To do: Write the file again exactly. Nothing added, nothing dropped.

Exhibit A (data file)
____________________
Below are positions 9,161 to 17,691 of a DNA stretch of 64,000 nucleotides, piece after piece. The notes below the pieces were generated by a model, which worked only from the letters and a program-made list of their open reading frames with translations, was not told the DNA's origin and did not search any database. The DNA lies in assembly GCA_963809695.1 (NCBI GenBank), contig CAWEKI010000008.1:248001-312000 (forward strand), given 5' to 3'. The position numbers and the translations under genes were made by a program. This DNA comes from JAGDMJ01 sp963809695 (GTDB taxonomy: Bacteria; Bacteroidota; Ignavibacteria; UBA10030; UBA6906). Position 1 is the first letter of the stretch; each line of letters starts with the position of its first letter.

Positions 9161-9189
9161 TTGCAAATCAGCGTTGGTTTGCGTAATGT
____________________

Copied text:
Below are positions 9,161 to 17,691 of a DNA stretch of 64,000 nucleotides, piece after piece. The notes below the pieces were generated by a model, which worked only from the letters and a program-made list of their open reading frames with translations, was not told the DNA's origin and did not search any database. The DNA lies in assembly GCA_963809695.1 (NCBI GenBank), contig CAWEKI010000008.1:248001-312000 (forward strand), given 5' to 3'. The position numbers and the translations under genes were made by a program. This DNA comes from JAGDMJ01 sp963809695 (GTDB taxonomy: Bacteria; Bacteroidota; Ignavibacteria; UBA10030; UBA6906). Position 1 is the first letter of the stretch; each line of letters starts with the position of its first letter.

Positions 9161-9189
9161 TTGCAAATCAGCGTTGGTTTGCGTAATGT